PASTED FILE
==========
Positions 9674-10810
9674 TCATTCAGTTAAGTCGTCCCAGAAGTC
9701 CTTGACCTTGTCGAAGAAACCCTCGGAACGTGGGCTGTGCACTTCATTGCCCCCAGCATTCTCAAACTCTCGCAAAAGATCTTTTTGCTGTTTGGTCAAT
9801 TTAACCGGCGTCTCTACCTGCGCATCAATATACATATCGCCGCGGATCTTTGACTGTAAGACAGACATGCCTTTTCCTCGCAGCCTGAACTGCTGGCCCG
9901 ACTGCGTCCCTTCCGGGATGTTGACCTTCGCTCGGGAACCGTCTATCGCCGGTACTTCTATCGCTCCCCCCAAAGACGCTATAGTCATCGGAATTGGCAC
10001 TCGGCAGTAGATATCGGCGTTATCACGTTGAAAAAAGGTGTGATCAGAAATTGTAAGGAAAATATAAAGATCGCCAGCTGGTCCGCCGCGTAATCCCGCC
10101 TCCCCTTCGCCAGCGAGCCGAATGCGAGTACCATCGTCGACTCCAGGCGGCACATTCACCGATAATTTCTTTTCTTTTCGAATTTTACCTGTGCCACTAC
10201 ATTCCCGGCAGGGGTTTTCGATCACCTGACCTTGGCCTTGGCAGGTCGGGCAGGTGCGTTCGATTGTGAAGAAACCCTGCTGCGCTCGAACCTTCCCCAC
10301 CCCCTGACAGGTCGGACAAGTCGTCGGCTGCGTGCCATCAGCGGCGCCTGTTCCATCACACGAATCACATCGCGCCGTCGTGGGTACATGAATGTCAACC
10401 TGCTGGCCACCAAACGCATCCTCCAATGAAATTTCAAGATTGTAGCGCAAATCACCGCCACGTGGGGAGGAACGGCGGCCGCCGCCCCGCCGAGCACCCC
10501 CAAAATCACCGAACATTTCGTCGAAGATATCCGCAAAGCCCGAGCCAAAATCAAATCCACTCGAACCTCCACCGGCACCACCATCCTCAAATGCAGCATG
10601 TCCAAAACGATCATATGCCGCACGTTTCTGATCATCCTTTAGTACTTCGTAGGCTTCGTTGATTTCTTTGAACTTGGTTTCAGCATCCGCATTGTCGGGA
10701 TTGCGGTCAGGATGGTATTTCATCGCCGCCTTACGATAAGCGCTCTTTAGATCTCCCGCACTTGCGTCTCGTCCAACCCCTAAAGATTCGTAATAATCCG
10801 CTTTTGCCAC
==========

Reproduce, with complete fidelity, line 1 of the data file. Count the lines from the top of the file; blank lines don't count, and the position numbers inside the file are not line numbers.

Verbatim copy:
Positions 9674-10810